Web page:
Snowmass Rendezvous returns with new format |

Snowmass Rendezvous returns with new format

Wineries, distilleries, breweries all on tap for Saturday

Jacob Dunaway of Aspen Brewing Company delivering beer to an attendee at the Snowmass Rendezvous Craft Beer Festival on Saturday, June 10, 2017. Aspen Brewing Company returns to Snowmass Village for the 2021 iteration of the festival.
Anna Stonehouse/Snowmass Sun file photo

Sure, you could quantify the Snowmass Rendezvous festival by the numbers: the main tasting event Saturday tallies up four breweries, two wineries, five spirits distilleries and eight “lifestyle brands” will be spread across three venues in Snowmass Village, according to an email from Lauren Rapp, vice president of event co-organizer Two Parts.

But after four hours of essentially bottomless alcohol at the Saturday afternoon tasting, who’s really counting?

As of June 12, there were still tickets available for Saturday’s tasting — but Rapp recommends folks don’t play it by the skin of their teeth.

“Tickets for the main event have always sold out by event day. … If anyone is thinking about buying tickets, I always encourage buying in advance,” Rapp wrote June 12. “We can’t guarantee tickets will be available for Saturday day-of.”

(Rendezvous kicked off in 2016, but it was hardly the first time a craft beer festival came to Snowmass; its predecessors include the Chili Pepper and Beer Fest from 2004-2012 and the Mammoth Festival from 2013-2015.)

Plus, the year-over-year stats suggest the event isn’t shrinking in popularity — not by a long shot, according to Snowmass Tourism’s special events manager Julie Hardman. “It just really took off” after the debut a few years back and clocked around 1,700 ticket holders by the time the 2019 festival rolled around, Hardman said.

Expect a strong local showing from vendors Saturday, including Aspen Brewing, Woody Creek Distillers and Carbondale-based Marble Distilling.

There also will be several out-of-towners slinging libations, with a cohort that includes New York-based wine importer Super Glou, Denver’s beer-and-seltzer siblings Great Divide Brewing Co. and Whitewater Seltzer, and Fruit Smash Hard Seltzer from New Belgium Brewing Co., which has bases in Fort Collins and Asheville, North Carolina.

Hardman said planning around the pandemic was a likely nexus point for Two Parts to make some of the changes festival goers will see this year — changes like a three-point setup that extends well beyond the Snowmass Mall with tastings on Fanny Hill, the turf rink outside The Collective in Base Village and the grass lawn next to the base of the Village Express.

Though the total vendor count is slightly sparser than years past (2019’s festival garnered nearly 30 brewers), the lineup not only includes wineries and spirits this year but also companies offering live gear demos for everything from axe throwing to electric motorbikes.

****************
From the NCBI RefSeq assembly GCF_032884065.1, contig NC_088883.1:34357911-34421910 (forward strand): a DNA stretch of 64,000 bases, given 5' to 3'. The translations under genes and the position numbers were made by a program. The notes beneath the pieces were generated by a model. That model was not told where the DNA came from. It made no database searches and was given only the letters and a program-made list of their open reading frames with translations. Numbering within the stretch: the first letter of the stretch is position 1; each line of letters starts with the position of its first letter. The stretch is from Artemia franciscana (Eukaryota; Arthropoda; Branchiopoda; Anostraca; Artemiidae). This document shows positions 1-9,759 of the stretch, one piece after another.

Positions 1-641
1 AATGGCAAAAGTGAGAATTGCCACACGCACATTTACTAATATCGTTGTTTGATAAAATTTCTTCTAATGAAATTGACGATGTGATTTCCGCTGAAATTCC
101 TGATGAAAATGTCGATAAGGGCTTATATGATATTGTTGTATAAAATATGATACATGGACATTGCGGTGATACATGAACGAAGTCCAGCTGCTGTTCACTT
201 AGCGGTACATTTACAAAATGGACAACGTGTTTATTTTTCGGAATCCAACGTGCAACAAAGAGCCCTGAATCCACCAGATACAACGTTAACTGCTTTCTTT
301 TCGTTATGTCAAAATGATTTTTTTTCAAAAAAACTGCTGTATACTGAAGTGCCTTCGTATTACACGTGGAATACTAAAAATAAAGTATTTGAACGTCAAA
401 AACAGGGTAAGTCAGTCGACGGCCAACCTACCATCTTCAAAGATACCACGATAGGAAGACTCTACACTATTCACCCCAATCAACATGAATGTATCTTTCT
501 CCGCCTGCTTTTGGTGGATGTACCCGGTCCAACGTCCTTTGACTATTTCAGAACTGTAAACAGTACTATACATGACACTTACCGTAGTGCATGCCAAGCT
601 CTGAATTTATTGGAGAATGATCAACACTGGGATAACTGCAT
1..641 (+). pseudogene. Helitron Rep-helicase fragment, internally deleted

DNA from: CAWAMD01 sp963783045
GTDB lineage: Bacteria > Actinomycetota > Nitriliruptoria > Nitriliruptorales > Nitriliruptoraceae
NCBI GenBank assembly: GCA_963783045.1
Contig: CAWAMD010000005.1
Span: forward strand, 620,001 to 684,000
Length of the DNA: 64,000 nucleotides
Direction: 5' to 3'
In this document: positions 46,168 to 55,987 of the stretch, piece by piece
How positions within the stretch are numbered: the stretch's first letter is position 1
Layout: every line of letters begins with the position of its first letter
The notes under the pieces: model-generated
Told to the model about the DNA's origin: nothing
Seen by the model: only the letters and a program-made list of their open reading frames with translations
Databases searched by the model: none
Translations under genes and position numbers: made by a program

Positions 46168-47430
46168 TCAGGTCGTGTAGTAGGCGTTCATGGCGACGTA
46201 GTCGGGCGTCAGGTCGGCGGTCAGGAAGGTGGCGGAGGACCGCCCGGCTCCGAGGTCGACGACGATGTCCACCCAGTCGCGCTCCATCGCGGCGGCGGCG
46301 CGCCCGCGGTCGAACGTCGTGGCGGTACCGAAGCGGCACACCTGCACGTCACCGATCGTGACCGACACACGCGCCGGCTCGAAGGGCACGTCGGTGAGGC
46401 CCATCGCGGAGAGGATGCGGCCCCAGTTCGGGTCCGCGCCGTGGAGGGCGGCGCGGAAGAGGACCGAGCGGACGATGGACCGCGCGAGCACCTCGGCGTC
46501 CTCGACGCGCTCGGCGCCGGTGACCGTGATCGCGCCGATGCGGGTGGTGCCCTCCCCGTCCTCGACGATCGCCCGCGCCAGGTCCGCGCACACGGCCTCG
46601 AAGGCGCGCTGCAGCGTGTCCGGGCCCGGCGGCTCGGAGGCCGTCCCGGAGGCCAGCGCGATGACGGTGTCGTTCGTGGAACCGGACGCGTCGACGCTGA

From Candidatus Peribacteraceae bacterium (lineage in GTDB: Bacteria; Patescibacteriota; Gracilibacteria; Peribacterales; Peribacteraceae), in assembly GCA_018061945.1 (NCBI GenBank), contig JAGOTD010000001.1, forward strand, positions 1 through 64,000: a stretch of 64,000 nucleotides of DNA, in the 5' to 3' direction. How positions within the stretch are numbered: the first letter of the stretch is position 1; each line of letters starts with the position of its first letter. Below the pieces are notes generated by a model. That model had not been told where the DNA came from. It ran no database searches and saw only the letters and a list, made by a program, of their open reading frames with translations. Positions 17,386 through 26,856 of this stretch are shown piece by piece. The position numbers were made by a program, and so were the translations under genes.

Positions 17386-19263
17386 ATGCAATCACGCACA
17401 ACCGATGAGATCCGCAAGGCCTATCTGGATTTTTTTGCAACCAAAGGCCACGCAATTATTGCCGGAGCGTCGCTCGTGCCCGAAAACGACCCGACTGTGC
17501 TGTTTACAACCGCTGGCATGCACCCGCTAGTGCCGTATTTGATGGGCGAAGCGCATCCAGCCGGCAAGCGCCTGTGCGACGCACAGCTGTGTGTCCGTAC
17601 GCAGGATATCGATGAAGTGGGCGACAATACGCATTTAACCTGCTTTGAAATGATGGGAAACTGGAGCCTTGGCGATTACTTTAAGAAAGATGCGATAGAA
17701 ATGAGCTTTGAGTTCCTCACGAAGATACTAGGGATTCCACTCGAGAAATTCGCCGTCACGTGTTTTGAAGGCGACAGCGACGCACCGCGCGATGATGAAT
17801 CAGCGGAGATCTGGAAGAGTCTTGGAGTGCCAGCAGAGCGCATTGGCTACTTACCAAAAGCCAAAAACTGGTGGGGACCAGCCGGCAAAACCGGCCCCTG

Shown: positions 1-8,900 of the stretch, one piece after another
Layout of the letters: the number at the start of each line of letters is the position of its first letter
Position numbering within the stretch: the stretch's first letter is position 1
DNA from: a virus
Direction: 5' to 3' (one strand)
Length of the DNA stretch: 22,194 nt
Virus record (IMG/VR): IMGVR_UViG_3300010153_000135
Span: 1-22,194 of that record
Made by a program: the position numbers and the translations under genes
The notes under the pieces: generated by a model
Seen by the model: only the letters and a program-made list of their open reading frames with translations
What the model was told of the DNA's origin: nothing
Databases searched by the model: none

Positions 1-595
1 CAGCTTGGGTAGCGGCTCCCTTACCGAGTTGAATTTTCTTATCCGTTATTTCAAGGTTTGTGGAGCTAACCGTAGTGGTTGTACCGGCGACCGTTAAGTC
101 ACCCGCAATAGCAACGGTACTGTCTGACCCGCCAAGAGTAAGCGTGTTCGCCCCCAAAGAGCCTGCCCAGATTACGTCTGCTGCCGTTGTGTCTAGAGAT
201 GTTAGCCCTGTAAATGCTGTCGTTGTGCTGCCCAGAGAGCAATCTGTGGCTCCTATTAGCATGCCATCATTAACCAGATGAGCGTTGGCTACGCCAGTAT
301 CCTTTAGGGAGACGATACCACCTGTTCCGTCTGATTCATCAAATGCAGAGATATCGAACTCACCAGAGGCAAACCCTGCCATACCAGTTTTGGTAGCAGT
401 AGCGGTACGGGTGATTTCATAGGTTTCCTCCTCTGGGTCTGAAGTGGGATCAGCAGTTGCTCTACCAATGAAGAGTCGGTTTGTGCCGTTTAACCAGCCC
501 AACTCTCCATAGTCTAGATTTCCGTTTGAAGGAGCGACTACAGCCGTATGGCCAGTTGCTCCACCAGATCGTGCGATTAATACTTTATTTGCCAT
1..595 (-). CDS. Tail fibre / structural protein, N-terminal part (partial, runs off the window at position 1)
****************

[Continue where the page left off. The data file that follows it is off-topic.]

“They were ready to kind of switch things up, and I think they used COVID as kind of a catalyst to do that,” Hardman said. “They were ready to expand beyond just the craft beer scene.”

Saturday isn’t the only day of festivities, either (though it is the only one with bottomless alcohol included in the price of a $40 ticket).

The festival kicks off with a free welcome party on the rink in Base Village from 5-9 p.m. Friday that includes a free cocktail from Woody Creek Distillery; it wraps up Sunday morning with a pancakes and bloody marys (also on the rink) from 10 a.m.-2 p.m. Entry to the welcome party and to the brunch requires an RSVP.

Live music remains a part of the festival, too, though in a more dispersed setup than previous years’ single concerts offered in tandem with the tasting.

The Fanny Hill stage that hosts the free Thursday night concert series in the village also will get some use Saturday, with the indie-folk band Heavy Diamond Ring playing for festival attendees and passerby alike. DJ Trizz will perform Friday night and DJ Kyju will be on tap Saturday and Sunday, Rapp wrote in her email.

Hardman said that while the performance won’t be quite the “full-blown concert” that locals see most Thursdays, there will still be space in the back half of the venue with a separate entrance for those who aren’t imbibing at Rendezvous to tune in. (The front half of the venue will encompass one of the three ticketed tasting zones for the festival.)

This year’s layout and roving-encouraged format will make it possible for families with kids in tow to tag-team the Rendezvous experience and still keep the under-21 crew engaged with live entertainment, Hardman noted.

“They know Snowmass is such a family-friendly destination that they don’t want to eliminate that experience for anyone,” Hardman said of the event organizing team.

Tickets are available at


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